I arrived in Quito on Friday, January 11th, and after being picked up by Manuel from Andes Climbing, was driven to Machachi to check in at the Hosteria Chiguac. Next morning, my guide Marco arrived to accompany me on an acclimitazation hike to Corazon. The hike begins from a parking lot at 4000 m above sea level and continues on to the summit of Corazon–with a funky little rocky scramble requiring some care along the way. The summit is at 4780m; we were accompanied by a dog–Senor Perro–who proved to be a remarkably skillful scrambler and hiker. After a quick lunch, we headed back down, or rather, we were chased off the summit ridge by an impending thunderstorm. The next day, Marco and I headed off to climb Illiniza Norte, the less-technical of the pair of Illinizas. This is a class 3 scramble that turned into an alpine adventure thanks to the fresh snow; the most excitement came along the traverse ‘El Paseo De Morte’ and in ascending the final couloir to the summit; we roped up and Marco expertly belayed me on a couple of sections. After the summit, we ‘surfed’ our way down a scree slope to pull off a little slippery, slidy, shortcut. After a day’s rest, Marco and I attempted to scale Cotopaxi.

The day before our attempted climb, Marco and I drove to the parking lot for the Jose Rivas Refuge, and hiked up to the refuge, our jumping off point for the summit push. We ate an early dinner, checked our gear and turned in for the night at about 630PM. Wake-up was at 11PM; I drank a quick coffee, geared up, and headed out. One indication of the trouble we were to face was that we had to put on our crampons at the refuge itself, as opposed to the usual ‘crampons-on’ point at the the glacier forty-five minutes up the slope. Later, the snow grew deeper, wetter, and slippier, making progress up the slope harder and harder. Two hours and 1300 feet up the slope, our luck ran out, as Marco and other guides with other parties decided that snow conditions made it too hard to carry on. Our Cotopaxi plans having fallen apart, so did our Chimoborazo ones; besides, scouting reports made it clear avalanche risk was too high. I settled for a substitute hike to Ruminahui Central on a day which summed up the weather for the week; it began and ended in dampness, and we were chased off the peak by an approaching storm.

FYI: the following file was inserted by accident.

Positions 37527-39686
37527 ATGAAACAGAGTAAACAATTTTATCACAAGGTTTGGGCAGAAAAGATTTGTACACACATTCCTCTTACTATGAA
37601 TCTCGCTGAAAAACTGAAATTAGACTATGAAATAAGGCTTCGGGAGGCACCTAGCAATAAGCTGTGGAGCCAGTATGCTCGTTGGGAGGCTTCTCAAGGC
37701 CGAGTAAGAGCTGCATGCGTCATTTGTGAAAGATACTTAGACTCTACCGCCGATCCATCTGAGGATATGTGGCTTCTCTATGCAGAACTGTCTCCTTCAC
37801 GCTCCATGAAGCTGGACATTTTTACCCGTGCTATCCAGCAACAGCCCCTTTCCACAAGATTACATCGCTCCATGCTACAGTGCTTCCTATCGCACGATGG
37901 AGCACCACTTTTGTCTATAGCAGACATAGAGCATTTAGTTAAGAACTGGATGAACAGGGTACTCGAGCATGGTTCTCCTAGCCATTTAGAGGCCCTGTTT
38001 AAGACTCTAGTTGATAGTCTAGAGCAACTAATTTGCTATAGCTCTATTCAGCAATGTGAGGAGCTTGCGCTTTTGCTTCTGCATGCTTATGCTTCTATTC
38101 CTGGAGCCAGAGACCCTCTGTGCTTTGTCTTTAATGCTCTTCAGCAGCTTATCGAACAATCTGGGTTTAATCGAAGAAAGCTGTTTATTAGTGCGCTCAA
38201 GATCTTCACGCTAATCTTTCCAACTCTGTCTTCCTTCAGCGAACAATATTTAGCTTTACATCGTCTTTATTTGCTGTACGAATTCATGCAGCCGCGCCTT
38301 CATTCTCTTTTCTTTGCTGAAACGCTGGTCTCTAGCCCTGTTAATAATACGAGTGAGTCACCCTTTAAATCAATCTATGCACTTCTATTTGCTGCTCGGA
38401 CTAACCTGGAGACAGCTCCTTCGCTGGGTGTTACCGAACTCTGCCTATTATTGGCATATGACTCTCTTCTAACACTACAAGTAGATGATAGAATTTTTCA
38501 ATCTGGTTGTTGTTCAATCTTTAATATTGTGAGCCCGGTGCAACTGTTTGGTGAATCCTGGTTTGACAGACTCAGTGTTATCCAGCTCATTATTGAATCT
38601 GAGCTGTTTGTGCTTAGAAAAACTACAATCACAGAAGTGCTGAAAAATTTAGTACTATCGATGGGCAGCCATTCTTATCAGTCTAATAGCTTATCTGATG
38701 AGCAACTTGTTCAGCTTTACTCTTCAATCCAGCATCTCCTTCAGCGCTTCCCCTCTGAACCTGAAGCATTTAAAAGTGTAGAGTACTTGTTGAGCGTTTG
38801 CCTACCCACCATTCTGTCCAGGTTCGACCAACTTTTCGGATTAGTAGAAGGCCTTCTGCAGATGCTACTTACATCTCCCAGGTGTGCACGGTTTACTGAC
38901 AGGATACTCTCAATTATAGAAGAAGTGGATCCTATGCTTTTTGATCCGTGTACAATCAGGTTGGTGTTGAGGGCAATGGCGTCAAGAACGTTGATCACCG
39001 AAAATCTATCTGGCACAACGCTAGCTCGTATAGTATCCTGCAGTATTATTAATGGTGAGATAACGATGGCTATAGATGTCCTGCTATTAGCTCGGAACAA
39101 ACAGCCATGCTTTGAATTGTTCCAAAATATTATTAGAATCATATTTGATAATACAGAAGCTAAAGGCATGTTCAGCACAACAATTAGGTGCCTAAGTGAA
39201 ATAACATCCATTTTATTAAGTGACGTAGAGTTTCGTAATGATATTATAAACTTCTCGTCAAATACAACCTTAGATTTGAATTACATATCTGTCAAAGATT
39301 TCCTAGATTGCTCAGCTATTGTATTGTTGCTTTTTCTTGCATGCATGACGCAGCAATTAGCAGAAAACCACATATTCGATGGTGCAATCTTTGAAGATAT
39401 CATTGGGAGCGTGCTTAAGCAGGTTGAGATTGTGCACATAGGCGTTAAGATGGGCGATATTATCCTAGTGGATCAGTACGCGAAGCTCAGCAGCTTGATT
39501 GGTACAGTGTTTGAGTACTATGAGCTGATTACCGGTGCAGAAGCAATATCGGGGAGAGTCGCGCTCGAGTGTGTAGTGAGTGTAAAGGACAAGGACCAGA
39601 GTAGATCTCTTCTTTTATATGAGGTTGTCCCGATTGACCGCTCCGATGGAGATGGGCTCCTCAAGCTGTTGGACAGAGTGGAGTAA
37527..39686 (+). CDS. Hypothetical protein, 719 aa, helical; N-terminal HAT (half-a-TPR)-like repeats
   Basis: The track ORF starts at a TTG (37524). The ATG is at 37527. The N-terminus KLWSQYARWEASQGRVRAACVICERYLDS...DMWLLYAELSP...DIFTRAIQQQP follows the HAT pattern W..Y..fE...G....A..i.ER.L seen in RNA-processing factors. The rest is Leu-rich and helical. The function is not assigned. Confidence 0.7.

My hiking concluded, I moved to Quito for the weekend to meet an old friend and spent a couple of days of blissful indulgence, eating ceviche and various barbecued meats, strolling around, drinking delicious black coffee with coconut oil and sugar, and enjoying, all over again, the sensation of being amazed by this world’s offerings. The mountains did not co-operate this time around; but I’m patient. I’ll be back.

 

Winter Climbing In The White Mountains, Redux

This past weekend, I traveled to New Hampshire’s White Mountains for a little guided winter climbing. (This excursion took place almost exactly a year after my trip last year–which had featured some basic snow and ice skills lessons in bone-chilling cold and a failed summit attempt on Mt. Washington; this time around, my guide was Carolyn Riccardi of Eastern Mountain Sports, who had also guided my family on an outdoor rock climbing trip to the Gunks this past September.) We had planned to do some snow and ice climbing on Mt. Willard and Mt. Webster on Friday and Saturday; the first plan came off, the second was modified. This was my first stab at multi-pitch ice climbing and I thoroughly enjoyed the experience.

On Friday, Carolyn and I met at EMS in North Conway, got our gear together (ice tools, crampons, a climbing rack; I already owned a helmet, harness, and mountaineering boots), and discussed objectives and expectations for the day. Once set, a short drive brought us to Crawford Notch from where our ascent to Mt. Willard began. A short approach hike brought us to the lower section of Hitchcock Gully, which required some moderate snow climbing. From there on, we traversed to the right across some snow covered rock slabs to Left Hand Monkey Wrench for our first ice climb; this was a good learning experience for me (though I didn’t help matters by dropping an ice screw while dismantling an anchor; I had to rappel down to bring it back up, a mortifying experience.) Thereafter, we moved on to The Cleft; the crux move on this involves moving over the Chockstone, a boulder that blocks the slot and presents an interesting obstacle. It took me several tries to get over this and my final move was an undignified one that saw me plant my face right in the snow. Good times. Thereafter, a short climb brought us to the Mt. Willard summit trail from where we made a right to head back to the car. (A short walk would have taken us to the summit, but time was running out–thanks to my learning curve on removing anchors, tying clove-hitch knots etc–so to avoid the dark, we high-tailed it.) All in all, a very satisfying day.

(Below: In Left Hand Monkey Wrench. Photos by Carolyn Riccardi)

On Saturday, we dropped our plans for Mt. Webster and headed instead to the Silver Cascade–a frozen stream bed and falls–for some more ice climbing. The snow here was quite thick, making our movements quite slow at times. Still, the ice climbing was relatively easy and enjoyable. We headed up for a bit, exploring the Cascade’s different features before finally calling it a day and bushwhacking it back down to the road.

Below: Climbing in the Silver Cascade:

I’ve still got a very long way to go on winter climbing; I’m still struggling with moving smoothly and keeping all the various pieces–equipment, clothing, my body–together. Still, it was an amazing experience to be able to make progress on some alpine skills, and I look forward to putting these together on some bigger routes in the future.